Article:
TL;DR: This paper describes a wireless communication architecture known as vertical BLAST (Bell Laboratories Layered Space-Time) or V-BLAST, which has been implemented in real-time in the laboratory and demonstrated spectral efficiencies of 20-40 bps/Hz in an indoor propagation environment at realistic SNRs and error rates.
Abstract: Information theory research has shown that the rich-scattering wireless channel is capable of enormous theoretical capacities if the multipath is properly exploited In this paper, we describe a wireless communication architecture known as vertical BLAST (Bell Laboratories Layered Space-Time) or V-BLAST, which has been implemented in real-time in the laboratory Using our laboratory prototype, we have demonstrated spectral efficiencies of 20-40 bps/Hz in an indoor propagation environment at realistic SNRs and error rates To the best of our knowledge, wireless spectral efficiencies of this magnitude are unprecedented and are furthermore unattainable using traditional techniques
TL;DR: The results of indoor multipath propagation measurements using 10 ns, 1.5 GHz, radarlike pulses are presented for a medium-size office building, and a simple statistical multipath model of the indoor radio channel appears to be extendable to other buildings.
Abstract: The results of indoor multipath propagation measurements using 10 ns, 1.5 GHz, radarlike pulses are presented for a medium-size office building. The observed channel was very slowly time varying, with the delay spread extending over a range up to about 200 ns and rms values of up to about 50 ns. The attenuation varied over a 60 dB dynamic range. A simple statistical multipath model of the indoor radio channel is also presented, which fits our measurements well, and more importantly, appears to be extendable to other buildings. With this model, the received signal rays arrive in clusters. The rays have independent uniform phases, and independent Rayleigh amplitudes with variances that decay exponentially with cluster and ray delays. The clusters, and the rays within the cluster, form Poisson arrival processes with different, but fixed, rates. The clusters are formed by the building superstructure, while the individual rays are formed by objects in the vicinities of the transmitter and the receiver.
•01 Jan 1995
TL;DR: Generating Pseudorandom Signals (Pseudonoise) from PseudOrandom Sequences by Modulation and Demodulation of Spread Spectrum Signals in Multipath and Multiple Access Interference.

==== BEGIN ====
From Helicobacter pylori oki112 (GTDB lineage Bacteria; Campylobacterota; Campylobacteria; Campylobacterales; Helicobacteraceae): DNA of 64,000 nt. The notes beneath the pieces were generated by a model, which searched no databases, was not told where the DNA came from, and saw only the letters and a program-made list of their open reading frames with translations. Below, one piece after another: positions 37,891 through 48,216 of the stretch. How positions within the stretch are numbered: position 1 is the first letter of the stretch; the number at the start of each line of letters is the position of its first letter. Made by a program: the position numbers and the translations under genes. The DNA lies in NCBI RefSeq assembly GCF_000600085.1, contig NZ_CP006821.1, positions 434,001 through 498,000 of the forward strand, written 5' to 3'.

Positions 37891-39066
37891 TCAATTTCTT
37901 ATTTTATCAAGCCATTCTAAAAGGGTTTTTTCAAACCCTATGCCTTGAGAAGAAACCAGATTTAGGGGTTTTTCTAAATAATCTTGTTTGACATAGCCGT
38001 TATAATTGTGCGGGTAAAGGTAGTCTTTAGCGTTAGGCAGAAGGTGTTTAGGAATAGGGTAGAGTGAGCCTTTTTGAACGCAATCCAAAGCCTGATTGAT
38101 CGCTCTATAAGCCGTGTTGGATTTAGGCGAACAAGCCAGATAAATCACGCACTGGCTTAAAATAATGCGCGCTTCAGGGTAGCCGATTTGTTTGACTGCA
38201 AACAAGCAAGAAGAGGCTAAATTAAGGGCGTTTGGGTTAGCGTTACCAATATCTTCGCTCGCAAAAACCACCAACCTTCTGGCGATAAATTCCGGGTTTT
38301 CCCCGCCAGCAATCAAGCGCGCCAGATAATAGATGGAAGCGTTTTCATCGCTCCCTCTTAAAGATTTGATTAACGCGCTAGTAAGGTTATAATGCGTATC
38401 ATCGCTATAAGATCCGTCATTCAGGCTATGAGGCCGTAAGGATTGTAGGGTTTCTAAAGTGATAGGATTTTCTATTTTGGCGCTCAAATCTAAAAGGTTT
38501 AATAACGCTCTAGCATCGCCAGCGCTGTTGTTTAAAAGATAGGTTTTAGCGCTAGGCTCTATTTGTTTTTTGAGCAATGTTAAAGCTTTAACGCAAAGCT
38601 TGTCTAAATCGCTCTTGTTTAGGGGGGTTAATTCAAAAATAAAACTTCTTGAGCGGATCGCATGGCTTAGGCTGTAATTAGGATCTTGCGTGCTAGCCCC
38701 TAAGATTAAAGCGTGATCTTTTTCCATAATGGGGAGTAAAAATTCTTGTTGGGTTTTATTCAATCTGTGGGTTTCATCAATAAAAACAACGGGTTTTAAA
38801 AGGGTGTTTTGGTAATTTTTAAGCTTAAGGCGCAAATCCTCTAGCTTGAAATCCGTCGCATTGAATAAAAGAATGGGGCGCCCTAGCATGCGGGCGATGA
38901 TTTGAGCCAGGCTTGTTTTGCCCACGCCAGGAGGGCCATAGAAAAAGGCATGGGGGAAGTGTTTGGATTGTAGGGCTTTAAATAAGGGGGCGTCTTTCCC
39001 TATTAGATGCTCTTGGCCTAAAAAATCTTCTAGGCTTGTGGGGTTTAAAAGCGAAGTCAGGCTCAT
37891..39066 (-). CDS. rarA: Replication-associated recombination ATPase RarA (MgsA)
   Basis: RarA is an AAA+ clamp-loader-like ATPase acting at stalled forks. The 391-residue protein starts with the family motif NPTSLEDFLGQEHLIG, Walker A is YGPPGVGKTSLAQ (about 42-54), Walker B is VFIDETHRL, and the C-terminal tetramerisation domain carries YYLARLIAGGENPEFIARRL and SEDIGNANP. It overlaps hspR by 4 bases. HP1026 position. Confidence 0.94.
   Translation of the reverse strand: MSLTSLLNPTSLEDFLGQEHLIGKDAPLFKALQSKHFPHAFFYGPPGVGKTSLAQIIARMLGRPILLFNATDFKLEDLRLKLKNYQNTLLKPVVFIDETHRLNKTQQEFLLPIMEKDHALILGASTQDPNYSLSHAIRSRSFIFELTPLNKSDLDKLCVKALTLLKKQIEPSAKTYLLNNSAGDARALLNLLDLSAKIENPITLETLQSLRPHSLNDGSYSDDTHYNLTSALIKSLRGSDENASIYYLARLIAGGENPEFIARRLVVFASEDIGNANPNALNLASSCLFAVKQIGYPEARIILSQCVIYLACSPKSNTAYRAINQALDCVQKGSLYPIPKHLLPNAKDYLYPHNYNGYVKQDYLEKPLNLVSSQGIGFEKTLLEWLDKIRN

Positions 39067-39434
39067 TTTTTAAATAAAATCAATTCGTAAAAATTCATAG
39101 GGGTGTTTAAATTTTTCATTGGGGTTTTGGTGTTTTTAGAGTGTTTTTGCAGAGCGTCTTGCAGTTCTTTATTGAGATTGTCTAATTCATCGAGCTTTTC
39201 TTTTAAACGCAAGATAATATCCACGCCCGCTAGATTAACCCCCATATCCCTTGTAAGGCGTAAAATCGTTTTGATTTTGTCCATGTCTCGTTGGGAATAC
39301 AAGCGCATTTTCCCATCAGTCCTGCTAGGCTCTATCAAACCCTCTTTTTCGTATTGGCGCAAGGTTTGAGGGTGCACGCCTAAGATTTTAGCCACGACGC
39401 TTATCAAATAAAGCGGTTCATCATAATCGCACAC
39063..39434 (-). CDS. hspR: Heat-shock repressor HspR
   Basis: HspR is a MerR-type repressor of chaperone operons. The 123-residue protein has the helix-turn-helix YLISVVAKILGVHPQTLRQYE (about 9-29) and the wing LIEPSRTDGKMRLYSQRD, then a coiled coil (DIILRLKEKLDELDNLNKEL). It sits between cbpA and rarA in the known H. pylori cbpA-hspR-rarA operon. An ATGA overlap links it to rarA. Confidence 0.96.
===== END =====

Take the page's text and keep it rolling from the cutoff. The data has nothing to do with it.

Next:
Abstract: 1. Introduction. Definition and Purpose. Basic Limitations of the Conventional Approach. Spread Spectrum Principles. Organization of the Book. 2. Random and Pseudorandom Signal Generation. Purpose. Pseudorandom Sequences. Maximal Length Linear Shift Register Sequences. Randomness Properties of MLSR Sequences. Conclusion. Generating Pseudorandom Signals (Pseudonoise) from Pseudorandom Sequences. First- and Second-Order Statistics of Demodulator Output in Multiple Access Interference. Statistics for QPSK Modulation by Pseudorandom Sequences. Examples. Bound for Bandlimited Spectrum. Error Probability for BPSK or QPSK with Constant Signals in Additive Gaussian Noise and Interference. Appendix 2A: Optimum Receiver Filter for Bandlimited Spectrum. 3. Synchronization of Pseudorandom Signals. Purpose. Acquisition of Pseudorandom Signal Timing. Hypothesis Testing for BPSK Spreading. Hypothesis Testing for QPSK Spreading. Effect of Frequency Error. Additional Degradation When N is Much Less Than One Period. Detection and False Alarm Probabilities. Fixed Signals in Gaussian Noise (L=1). Fixed Signals in Gaussian Noise with Postdetection Integration (L>1). Rayleigh Fading Signals (L>/=1). The Search Procedure and Acquisition Time. Single-Pass Serial Search (Simplified). Single-Pass Serial Search (Complete). Multiple Dwell Serial Search. Time Tracking of Pseudorandom Signals. Early-Late Gate Measurement Statistics. Time Tracking Loop. Carrier Synchronization. Appendix 3A: Likelihood Functions and Probability Expressions. Bayes and Neyman-Pearson Hypothesis Testing. Coherent Reception in Additive White Gaussian Noise. Noncoherent Reception in AWGN for Unfaded Signals. Noncoherent Reception of Multiple Independent Observations of Unfaded Signals in AWGN. Noncoherent Reception of Rayleigh-Faded Signals in AWGN. 4. Modulation and Demodulation of Spread Spectrum Signals in Multipath and Multiple Access Interference. Purpose. Chernoff and Battacharyya Bounds. Bounds for Gaussian Noise Channel. Chernoff Bound for Time-Synchronous Multiple Access Interference with BPSK Spreading. Chernoff Bound for Time-Synchronous Multiple Access Interference with QPSK Spreading. Improving the Chernoff Bound by a Factor of 2. Multipath Propagation: Signal Structure and Exploitation. Pilot-Aided Coherent Multipath Demodulation. Chernoff Bounds on Error Probability for Coherent Demodulation with Known Path Parameters. Rayleigh and Rician Fading Multipath Components. Noncoherent Reception. Quasi-optimum Noncoherent Multipath Reception for M-ary Orthogonal Modulation. Performance Bounds. Search Performance for Noncoherent Orthogonal M-ary Demodulators. Power Measurement and Control for Noncoherent Orthogonal M-ary Demodulators. Power Control Loop Performance. Power Control Implications. Appendix 4A: Chernoff Bound with Imperfect Parameter Estimates. 5. Coding and Interleaving. Purpose. Interleaving to Achieve Diversity. Forward Error Control Coding - Another Means to Exploit Redundancy. Convolutional Code Structure. Maximum Likelihood Decoder - Viterbi Algorithm. Generalization of the Preceding Example. Convolutional Code Performance Evaluation. Error Probability for Tailed-off Block. Bit Error Probability. Generalizations of Error Probability Computation. Catastrophic Codes. Generalization to Arbitrary Memoryless Channels - Coherent and Noncoherent. Error Bounds for Binary-Input, Output-Symmetric Channels with Integer Metrics. A Near-Optimal Class of Codes for Coherent Spread Spectrum Multiple Access. Implementation. Decoder Implementation. Generating Function and Performance. Performance Comparison and Applicability. Orthogonal Convolutional Codes for Noncoherent Demodulation of Rayleigh Fading Signals. Implementation. Performance for L-Path Rayleigh Fading. Conclusions and Caveats. Appendix 5A: Improved Bounds for Symmetric Memoryless Channels and the AWGN Channel. Appendix 5B: Upper Bound on Free Distance of Rate 1/n Convolutional Codes. 6. Capacity, Coverage, and Control of Spread Spectrum Multiple Access Networks. General. Reverse Link Power Control. Multiple Cell Pilot Tracking and Soft Handoff. Other-Cell Interference. Propagation Model. Single-Cell Reception - Hard Handoff. Soft Handoff Reception by the Better of the Two Nearest Cells. Soft Handoff Reception by the Best of Multiple Cells. Cell Coverage Issues with Hard and Soft Handoff. Hard Handoff. Soft Handoff. Erlang Capacity of Reverse Links. Erlang Capacity for Conventional Assigned-Slot Multiple Access. Spread Spectrum Multiple Access Outage - Single Cell and Perfect Power Control. Outage with Multiple-Cell Interference. Outage with Imperfect Power Control. An Approximate Explicit Formula for Capacity with Imperfect Power Control. Designing for Minimum Transmitted Power. Capacity Requirements for Initial Accesses. Erlang Capacity of Forward Links. Forward Link Power Allocation. Soft Handoff Impact on Forward Link. Orthogonal Signals for Same-Cell Users. Interference Reduction with Multisectored and Distributed Antennas. Interference Cancellation. Epilogue. References and Bibliography. Index.